Whenever someone is feeling bad, one of the standard responses is “it could always be worse.” And that’s true. A teenager living in the Western world can hardly be the most miserable person on this planet, so if her mother suddenly dies, you could say that at least she still has a father. The same goes for someone who is severely depressed. Maybe he doesn’t have it all that great right now, but at least he has food. So should he even be complaining or should he realise that other people have it worse?
Relativising your problems isn’t always bad, but there is such a thing as taking it too far. It would be stupid to pretend like depression isn’t an issue just because the person suffering from it lives in the Western world, and thinking like that isn’t going to solve anything. It will only make that person feel worse, as if what they’re going through isn’t important. As if they are just attention seekers making an issue out of nothing.
The truth is that our problems are relative, but in a different way. It doesn’t matter that someone out there has it worse, because that will always be the case. No matter who you are, you will always have problems, and to you, as an individual, those will feel just as intense as the problems people experience in third world countries. That isn’t a bad thing. That’s just how humans work, and convincing yourself that your problems don’t matter isn’t the way to go. It’s unfair to yourself, because your problems are important. And they need to be resolved.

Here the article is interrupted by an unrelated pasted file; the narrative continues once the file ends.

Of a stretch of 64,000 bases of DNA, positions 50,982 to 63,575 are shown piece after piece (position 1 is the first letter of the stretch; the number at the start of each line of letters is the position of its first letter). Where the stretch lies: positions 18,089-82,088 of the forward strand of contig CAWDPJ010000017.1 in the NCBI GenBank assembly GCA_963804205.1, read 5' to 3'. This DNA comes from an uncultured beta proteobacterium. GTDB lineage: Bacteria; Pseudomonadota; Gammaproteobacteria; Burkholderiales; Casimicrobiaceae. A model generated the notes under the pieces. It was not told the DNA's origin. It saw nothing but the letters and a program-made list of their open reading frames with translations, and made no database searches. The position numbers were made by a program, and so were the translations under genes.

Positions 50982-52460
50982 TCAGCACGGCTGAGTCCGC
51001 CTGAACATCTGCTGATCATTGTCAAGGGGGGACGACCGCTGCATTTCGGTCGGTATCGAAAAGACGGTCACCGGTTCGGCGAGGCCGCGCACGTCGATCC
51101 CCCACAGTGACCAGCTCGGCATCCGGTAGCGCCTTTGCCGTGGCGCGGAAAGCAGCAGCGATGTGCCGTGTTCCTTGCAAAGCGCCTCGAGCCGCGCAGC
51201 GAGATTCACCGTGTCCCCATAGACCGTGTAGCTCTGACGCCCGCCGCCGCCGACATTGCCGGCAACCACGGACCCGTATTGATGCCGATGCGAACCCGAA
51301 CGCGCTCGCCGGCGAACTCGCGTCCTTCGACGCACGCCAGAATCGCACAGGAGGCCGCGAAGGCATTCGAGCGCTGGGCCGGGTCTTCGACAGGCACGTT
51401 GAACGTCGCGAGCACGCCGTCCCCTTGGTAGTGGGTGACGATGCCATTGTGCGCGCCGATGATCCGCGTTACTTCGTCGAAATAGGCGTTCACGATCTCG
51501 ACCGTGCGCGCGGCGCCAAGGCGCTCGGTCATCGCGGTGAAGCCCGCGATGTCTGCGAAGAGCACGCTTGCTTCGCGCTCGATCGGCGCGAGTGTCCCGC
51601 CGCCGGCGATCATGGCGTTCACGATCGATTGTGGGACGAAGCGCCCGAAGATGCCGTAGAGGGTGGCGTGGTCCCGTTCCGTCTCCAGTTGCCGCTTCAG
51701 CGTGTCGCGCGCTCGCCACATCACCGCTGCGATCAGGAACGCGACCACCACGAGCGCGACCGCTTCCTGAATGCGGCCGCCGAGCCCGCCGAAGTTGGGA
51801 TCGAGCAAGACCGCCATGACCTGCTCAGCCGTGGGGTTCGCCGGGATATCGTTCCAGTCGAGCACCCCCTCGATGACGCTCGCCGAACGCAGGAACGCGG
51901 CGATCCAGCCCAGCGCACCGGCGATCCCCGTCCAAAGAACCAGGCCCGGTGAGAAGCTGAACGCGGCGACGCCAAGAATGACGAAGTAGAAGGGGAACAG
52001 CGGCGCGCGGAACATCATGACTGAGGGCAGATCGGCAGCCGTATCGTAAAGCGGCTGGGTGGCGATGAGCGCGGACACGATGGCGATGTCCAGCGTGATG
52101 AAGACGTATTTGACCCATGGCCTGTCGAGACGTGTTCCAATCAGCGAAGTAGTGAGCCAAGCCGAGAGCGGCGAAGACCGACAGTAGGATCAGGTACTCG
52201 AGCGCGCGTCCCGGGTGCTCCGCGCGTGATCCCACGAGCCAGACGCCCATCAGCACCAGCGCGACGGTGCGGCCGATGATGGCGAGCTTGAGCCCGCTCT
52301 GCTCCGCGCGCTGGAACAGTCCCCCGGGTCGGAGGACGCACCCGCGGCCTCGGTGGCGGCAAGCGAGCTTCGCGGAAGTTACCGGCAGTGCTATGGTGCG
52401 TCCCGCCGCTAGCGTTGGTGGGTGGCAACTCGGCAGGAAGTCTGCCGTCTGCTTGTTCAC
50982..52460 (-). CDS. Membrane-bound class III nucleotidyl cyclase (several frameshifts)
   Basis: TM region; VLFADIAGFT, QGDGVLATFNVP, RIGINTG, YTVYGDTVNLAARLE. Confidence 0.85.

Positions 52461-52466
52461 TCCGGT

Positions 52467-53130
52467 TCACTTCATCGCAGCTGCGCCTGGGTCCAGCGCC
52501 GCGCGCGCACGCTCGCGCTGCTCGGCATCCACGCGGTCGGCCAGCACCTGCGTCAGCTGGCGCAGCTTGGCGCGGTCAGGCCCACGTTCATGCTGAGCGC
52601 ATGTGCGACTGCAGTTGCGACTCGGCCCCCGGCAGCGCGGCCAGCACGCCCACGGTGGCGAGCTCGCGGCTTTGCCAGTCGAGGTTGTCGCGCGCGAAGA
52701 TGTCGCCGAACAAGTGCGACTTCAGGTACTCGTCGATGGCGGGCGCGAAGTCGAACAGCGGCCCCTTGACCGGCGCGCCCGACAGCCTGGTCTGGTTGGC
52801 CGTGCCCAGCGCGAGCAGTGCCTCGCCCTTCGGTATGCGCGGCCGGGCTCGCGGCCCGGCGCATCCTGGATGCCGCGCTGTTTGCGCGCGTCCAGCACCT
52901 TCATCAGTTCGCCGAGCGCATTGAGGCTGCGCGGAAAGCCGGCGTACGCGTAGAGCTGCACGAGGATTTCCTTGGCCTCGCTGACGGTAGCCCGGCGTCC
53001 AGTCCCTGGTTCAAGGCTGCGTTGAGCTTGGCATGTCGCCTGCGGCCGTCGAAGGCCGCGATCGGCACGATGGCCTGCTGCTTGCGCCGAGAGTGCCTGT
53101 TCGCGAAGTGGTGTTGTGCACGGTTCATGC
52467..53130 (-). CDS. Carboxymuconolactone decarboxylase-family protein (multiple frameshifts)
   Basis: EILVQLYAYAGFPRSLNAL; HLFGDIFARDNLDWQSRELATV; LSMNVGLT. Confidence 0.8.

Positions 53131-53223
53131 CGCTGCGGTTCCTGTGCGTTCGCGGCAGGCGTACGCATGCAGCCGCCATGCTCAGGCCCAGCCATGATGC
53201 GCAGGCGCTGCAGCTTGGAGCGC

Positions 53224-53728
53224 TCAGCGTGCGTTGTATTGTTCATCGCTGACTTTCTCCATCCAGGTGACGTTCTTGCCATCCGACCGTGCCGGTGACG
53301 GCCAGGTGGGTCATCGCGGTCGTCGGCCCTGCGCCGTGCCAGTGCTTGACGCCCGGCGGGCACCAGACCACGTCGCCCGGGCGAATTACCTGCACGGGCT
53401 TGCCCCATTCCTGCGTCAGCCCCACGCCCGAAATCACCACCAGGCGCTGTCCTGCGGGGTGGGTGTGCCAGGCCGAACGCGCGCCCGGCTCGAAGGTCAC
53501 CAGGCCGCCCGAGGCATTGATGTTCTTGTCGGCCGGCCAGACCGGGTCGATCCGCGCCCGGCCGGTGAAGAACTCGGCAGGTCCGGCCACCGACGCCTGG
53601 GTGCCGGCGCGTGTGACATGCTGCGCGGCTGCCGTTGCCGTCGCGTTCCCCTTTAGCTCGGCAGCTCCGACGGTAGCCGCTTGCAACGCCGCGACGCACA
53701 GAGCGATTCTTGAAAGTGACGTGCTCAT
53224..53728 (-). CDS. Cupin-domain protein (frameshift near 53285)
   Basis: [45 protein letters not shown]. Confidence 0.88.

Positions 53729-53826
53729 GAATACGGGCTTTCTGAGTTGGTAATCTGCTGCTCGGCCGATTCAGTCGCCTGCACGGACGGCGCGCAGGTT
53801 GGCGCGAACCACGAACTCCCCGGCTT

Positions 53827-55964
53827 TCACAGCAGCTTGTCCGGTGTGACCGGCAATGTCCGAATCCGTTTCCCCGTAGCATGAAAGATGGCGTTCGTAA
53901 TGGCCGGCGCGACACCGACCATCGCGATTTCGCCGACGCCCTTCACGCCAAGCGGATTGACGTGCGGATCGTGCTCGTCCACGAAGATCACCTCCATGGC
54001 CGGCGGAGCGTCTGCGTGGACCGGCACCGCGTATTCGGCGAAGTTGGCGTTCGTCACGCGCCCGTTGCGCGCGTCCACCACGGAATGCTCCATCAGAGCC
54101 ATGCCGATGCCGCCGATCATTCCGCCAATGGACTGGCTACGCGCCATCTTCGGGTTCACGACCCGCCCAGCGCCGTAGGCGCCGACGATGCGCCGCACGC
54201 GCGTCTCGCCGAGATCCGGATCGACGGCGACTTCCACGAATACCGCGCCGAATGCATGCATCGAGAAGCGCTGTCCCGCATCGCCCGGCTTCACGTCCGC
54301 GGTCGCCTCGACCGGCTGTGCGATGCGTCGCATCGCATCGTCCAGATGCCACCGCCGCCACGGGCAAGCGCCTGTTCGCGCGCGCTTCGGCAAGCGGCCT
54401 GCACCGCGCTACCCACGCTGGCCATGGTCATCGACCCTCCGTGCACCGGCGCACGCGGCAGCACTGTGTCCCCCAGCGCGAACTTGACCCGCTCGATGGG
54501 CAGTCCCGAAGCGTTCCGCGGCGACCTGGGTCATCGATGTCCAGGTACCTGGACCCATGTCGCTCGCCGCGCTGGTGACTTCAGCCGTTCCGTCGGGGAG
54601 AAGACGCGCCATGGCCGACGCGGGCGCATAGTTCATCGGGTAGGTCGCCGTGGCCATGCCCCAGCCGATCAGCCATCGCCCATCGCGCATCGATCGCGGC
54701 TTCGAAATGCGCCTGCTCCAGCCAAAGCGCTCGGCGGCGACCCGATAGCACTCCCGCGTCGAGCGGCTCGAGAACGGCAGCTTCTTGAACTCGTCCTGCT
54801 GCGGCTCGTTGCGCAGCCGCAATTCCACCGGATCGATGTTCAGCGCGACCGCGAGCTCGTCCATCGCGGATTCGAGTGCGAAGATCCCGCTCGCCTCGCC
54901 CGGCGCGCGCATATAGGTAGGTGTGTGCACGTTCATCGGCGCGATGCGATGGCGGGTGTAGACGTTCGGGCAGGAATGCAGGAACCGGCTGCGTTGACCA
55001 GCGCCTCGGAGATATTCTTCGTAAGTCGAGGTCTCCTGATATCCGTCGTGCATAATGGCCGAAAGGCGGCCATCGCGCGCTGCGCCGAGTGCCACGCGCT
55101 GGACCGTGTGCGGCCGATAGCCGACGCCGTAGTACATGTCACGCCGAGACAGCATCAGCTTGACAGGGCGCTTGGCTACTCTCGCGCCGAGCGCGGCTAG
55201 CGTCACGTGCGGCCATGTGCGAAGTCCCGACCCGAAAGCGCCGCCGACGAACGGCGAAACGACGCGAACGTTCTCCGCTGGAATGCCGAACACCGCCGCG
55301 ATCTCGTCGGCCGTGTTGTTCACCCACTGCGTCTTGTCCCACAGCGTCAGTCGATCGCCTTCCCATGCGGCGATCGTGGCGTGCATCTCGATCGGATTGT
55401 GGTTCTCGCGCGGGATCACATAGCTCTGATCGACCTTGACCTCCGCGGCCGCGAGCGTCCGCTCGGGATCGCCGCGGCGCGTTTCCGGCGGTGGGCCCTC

Just today I read a post from someone explaining how awful things are in Nigeria. She had about two full paragraphs of all the things Nigeria struggles with, from an incredibly high infant mortality rate to slavery and human rights, and after that, she came to a conclusion. She concluded that whenever we feel down because of one of our first world problems, we should think about Nigeria and realise how blessed we are. How lucky we are not to live out there.
But that’s rubbish. Of course we’re lucky, but that doesn’t change the fact that we can still feel sad. We won’t ever know what it’s like to live like that, and even if we did, our brains have the amazing ability to make us forget. Just think of the worst pain you ever experienced: you won’t be able to imagine it anymore, because your brain doesn’t allow you to. To marginalise your problems just because you feel like you should is like picking a fight with your brain. Your brain tries to protect you from that sort of thinking, and it’s not doing that for no reason.
This particular girl ended up talking about guilt. She felt guilty for complaining about her problems now that she knew how bad things were in Nigeria. But what’s the use of that? How will that improve anything? That sort of thinking is dangerous, because it’s what keeps people stuck in depression. It’s what holds them back from seeking help because they feel like their problems aren’t important enough. As if they’re complaining over nothing.
Ultimately, we need to realise that problems are indeed relative to the situation you’re in, but also that that in no way means that “first world problems” aren’t real problems. Depression is a serious issue, even if you do have food on your table, and the fact that LGBT-rights in Russia are abysmal doesn’t mean they aren’t an issue in the West. And yes, even a flat tire, bad customer service or the fact that you can’t buy a better TV are problems. They are your problems, and because of that, they matter. It is important to try and deal with them, to find help if that’s possible, even if you’re not yet starving to death. Because you should never compare your own problems to someone else’s. You can only compare them to your own.
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